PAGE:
The doubling of tuna cages by Azzopardi Fisheries has angered activists who say Malta is already privileged in having a high tuna quota compared to other countries and that expansion of the industry will again bring the disgusting slime along the coast that Malta experienced two years ago.
Nicolai Abela, the man behind the Stop the Slime campaign born in the summer of 2016 when unprecedented levels of greasy, white slime spread along the coastline stretching from Mellieha to Sliema and the stink of rotten fish affected also the St Paul’s Bay area, pointed out that it was then that the public realised there was double the number of tuna pens permitted off St Paul’s Island.
Action was taken, permits were revoked, pens were removed and the cages were relocated to a temporary location further offshore which allowed a relatively ‘slime-free’ summer last year, Abela said.
“Do we really need to be the ones to find out ‘by chance’ again that the pens have doubled beyond their permit? Where are the Fisheries Department, the Planning Authority, the Environment Authority and the Environment Ministry who promised us regular monitoring and surveillance?” he added.
The Shift News published aerial shots of the tuna pens at Sikka l-Bajda last week showing the increase from what should be 12 to 21 pens. Azzopardi Fisheries applied for a permit in December to double his allocation from 12 to 24, which is still under consideration, but in the meantime there are 21 pens on site.
The application for a permit was presented before the identification of a permanent site for aquaculture establishments in the north – the site occupied by Azzopardi Fisheries was meant to be a temporary one.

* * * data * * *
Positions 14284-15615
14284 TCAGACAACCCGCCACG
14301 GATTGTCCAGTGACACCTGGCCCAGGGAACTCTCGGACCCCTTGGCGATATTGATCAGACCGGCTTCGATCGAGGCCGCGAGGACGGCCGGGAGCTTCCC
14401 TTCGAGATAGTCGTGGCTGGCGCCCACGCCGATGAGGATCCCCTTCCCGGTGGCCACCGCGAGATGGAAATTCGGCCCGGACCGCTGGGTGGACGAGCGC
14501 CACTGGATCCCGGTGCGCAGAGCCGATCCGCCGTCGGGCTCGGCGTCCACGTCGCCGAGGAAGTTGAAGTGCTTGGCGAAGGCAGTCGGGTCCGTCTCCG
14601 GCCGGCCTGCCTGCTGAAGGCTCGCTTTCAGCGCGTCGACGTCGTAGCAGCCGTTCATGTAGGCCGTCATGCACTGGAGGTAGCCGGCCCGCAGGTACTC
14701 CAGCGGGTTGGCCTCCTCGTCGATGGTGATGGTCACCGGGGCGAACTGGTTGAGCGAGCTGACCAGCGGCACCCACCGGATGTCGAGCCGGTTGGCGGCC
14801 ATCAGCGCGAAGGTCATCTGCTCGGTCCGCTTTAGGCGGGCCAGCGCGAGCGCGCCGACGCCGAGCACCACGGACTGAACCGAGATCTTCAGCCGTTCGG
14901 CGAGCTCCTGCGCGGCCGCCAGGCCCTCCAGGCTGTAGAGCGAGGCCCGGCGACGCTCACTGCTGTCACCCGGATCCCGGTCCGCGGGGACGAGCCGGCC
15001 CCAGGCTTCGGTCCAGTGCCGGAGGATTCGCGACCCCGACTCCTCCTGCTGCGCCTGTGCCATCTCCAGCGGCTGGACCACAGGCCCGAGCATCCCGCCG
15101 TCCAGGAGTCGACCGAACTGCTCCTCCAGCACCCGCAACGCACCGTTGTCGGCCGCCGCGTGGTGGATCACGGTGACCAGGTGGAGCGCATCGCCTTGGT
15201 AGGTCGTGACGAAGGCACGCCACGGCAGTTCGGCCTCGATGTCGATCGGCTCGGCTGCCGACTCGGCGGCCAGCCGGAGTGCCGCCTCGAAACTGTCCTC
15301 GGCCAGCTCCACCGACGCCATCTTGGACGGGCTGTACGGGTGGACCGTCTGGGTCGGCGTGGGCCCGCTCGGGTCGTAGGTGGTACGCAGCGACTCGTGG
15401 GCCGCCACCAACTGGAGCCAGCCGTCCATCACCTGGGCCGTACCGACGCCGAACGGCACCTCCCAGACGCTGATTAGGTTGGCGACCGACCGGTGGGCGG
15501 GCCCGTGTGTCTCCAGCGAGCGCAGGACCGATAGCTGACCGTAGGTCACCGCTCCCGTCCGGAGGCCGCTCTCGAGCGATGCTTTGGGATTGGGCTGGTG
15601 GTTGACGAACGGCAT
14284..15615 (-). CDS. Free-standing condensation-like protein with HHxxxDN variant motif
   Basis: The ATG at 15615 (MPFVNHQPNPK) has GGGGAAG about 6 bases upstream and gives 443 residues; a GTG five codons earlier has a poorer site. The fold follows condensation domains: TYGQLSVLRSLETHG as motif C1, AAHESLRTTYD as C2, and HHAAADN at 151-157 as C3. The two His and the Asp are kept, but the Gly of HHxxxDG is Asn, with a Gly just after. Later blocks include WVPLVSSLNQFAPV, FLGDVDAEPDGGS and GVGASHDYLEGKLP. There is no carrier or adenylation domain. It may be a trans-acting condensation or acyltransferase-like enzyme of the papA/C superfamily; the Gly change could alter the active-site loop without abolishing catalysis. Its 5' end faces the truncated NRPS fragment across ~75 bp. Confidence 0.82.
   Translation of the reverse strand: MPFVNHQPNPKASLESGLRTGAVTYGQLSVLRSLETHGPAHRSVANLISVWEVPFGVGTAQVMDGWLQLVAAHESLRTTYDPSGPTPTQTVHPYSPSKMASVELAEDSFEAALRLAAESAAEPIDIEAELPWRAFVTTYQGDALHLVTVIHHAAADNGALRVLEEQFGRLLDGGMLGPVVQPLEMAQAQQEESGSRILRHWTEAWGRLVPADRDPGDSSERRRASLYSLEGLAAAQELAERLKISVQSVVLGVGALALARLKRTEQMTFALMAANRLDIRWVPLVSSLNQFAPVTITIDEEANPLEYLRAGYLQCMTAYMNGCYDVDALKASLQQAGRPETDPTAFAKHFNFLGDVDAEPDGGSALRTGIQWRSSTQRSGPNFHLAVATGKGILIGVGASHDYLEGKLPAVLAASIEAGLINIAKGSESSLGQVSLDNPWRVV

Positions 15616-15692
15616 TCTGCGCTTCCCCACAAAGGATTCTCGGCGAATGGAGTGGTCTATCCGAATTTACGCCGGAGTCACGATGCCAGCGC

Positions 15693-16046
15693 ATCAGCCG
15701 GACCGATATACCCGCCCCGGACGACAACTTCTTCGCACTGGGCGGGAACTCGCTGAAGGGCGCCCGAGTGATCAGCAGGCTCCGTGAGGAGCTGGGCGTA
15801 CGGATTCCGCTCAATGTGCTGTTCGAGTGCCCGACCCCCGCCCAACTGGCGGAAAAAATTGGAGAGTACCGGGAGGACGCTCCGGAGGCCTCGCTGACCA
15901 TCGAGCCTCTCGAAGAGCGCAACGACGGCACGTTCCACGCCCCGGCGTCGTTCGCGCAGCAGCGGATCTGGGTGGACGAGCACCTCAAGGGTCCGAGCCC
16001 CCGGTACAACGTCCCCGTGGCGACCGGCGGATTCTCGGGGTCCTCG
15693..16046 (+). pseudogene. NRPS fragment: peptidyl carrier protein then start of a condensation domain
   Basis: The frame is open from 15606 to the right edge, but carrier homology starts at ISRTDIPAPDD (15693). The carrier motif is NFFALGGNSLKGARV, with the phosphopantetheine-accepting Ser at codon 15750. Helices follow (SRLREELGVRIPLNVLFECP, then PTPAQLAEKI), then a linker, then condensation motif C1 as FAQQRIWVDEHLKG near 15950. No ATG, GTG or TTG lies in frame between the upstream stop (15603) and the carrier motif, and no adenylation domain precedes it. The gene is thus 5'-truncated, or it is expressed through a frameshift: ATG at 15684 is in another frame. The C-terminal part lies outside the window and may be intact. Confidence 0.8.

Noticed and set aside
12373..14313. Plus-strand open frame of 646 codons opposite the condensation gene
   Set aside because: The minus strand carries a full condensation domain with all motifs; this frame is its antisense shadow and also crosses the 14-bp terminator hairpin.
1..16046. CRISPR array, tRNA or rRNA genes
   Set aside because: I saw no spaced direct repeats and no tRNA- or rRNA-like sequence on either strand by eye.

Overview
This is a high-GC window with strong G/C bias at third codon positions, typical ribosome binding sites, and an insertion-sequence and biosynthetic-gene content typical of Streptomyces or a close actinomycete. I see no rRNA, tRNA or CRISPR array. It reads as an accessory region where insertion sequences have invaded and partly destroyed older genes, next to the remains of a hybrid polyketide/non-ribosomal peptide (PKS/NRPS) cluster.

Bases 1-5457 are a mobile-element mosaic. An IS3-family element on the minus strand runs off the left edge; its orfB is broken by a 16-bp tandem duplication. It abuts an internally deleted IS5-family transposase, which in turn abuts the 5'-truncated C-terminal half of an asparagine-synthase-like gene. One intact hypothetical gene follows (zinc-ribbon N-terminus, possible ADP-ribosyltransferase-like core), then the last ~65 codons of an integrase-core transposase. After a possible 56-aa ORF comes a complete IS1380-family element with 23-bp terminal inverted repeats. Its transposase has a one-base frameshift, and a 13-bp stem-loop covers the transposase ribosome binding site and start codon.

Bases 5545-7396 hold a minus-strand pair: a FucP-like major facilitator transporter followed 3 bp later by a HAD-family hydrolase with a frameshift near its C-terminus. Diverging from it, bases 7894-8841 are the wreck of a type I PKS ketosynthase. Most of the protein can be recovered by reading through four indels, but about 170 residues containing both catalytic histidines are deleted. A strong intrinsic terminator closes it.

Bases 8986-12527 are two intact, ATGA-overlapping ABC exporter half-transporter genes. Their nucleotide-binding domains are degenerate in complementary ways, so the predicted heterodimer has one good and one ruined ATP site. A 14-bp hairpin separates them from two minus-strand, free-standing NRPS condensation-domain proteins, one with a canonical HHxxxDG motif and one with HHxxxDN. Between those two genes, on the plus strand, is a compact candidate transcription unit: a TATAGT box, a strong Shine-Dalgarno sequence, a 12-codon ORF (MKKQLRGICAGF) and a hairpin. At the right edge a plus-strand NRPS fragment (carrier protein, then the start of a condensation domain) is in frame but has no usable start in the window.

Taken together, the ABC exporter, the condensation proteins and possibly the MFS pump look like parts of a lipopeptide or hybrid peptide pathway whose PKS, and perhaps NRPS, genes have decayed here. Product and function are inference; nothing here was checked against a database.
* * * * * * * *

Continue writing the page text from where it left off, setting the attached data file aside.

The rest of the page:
Azzopardi Fisheries went ahead and doubled their cages anyway, even contesting a €30,000 contribution to a fund earmarked for environmental projects in St Paul’s Bay. The fee was imposed as a condition for the temporary relocation of the company’s cages in St Paul’s Bay to Sikka l-Bajda following the sea sludge controversy.
“Now we know they’re there, what are we waiting for to have them removed? Every day they remain there it’s an insult to all related authorities and, ultimately, the people and tourists who will yet again have to swim in their stinking residue this summer,“ Abela said.
Partit Demokratiku MP Godfrey Farrugia took the Environment Minister to task in Parliament. He reminded Herrera that this was meant to be a temporary site for the location of Azzopardi Fisheries’ cages – the company was never meant to consider this as a permanent location on which it could apply for new cages, and much less double them without a permit.
Farrugia also questioned the kind of monitoring and enforcement being carried out. It emerged that the Fisheries Department was charged with this task but it did not have the necessary resources. The PD MP suggested the army could assist as part of its duties in monitoring Malta’s marine area.
Marcus Lauri, who has spoken about the need to protect Bluefin tuna from extinction, pointed out that ranching (which also involves penning, fattening and harvesting) is a super lucrative activity with a very low multiplier effect on the economy. Increasing industrial scale quotas have been allotted to tuna ranchers at the expense of an already impoverished traditional and artisanal sector in Malta.
Highest quotas, smallest country
Malta has one of the highest quotas awarded by the The International Commission for the Conservation of Atlantic Tunas (ICCAT) – 14,800 tonnes this year despite being the smallest country, although Malta has a disproportionately large marine area under its control.
Where other countries have an average of 1.3 tonnes of tuna being farmed per kilometre of their shoreline Malta has an impressive 54 tonnes of tuna per kilometre. Stop the Slime campaign questioned Azzopardi Fisheries’ need to increase its cages without a permit. The company’s track record in the industry is far from clean.